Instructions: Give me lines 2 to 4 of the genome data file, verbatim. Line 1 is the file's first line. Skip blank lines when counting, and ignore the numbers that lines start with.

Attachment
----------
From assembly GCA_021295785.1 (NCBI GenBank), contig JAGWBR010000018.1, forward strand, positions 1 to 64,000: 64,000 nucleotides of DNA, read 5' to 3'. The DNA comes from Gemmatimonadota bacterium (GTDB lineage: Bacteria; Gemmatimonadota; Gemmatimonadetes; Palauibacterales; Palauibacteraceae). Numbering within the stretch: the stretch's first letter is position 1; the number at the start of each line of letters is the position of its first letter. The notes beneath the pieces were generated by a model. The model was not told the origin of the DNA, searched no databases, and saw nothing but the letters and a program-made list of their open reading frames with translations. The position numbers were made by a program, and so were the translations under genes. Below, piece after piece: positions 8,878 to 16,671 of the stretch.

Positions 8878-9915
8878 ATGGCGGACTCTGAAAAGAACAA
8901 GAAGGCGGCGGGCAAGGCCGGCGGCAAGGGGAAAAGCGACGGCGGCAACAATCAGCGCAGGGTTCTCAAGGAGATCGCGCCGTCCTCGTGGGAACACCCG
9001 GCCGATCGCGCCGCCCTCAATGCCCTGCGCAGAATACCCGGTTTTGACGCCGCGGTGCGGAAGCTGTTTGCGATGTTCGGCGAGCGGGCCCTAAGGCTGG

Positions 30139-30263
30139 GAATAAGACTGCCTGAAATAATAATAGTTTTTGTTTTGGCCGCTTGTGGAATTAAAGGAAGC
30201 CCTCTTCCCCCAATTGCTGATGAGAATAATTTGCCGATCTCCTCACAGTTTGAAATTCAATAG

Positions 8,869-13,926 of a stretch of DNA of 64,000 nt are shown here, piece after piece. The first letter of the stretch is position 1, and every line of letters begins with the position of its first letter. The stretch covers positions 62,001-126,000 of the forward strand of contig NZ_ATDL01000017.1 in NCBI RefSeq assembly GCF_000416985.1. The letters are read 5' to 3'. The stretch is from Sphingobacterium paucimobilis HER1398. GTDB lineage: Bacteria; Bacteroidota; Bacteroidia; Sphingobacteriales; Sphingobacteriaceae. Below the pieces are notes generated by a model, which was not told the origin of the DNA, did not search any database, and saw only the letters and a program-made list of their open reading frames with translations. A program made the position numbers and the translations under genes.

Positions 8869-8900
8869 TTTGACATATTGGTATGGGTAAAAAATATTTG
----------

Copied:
Positions 8878-9915
8878 ATGGCGGACTCTGAAAAGAACAA
8901 GAAGGCGGCGGGCAAGGCCGGCGGCAAGGGGAAAAGCGACGGCGGCAACAATCAGCGCAGGGTTCTCAAGGAGATCGCGCCGTCCTCGTGGGAACACCCG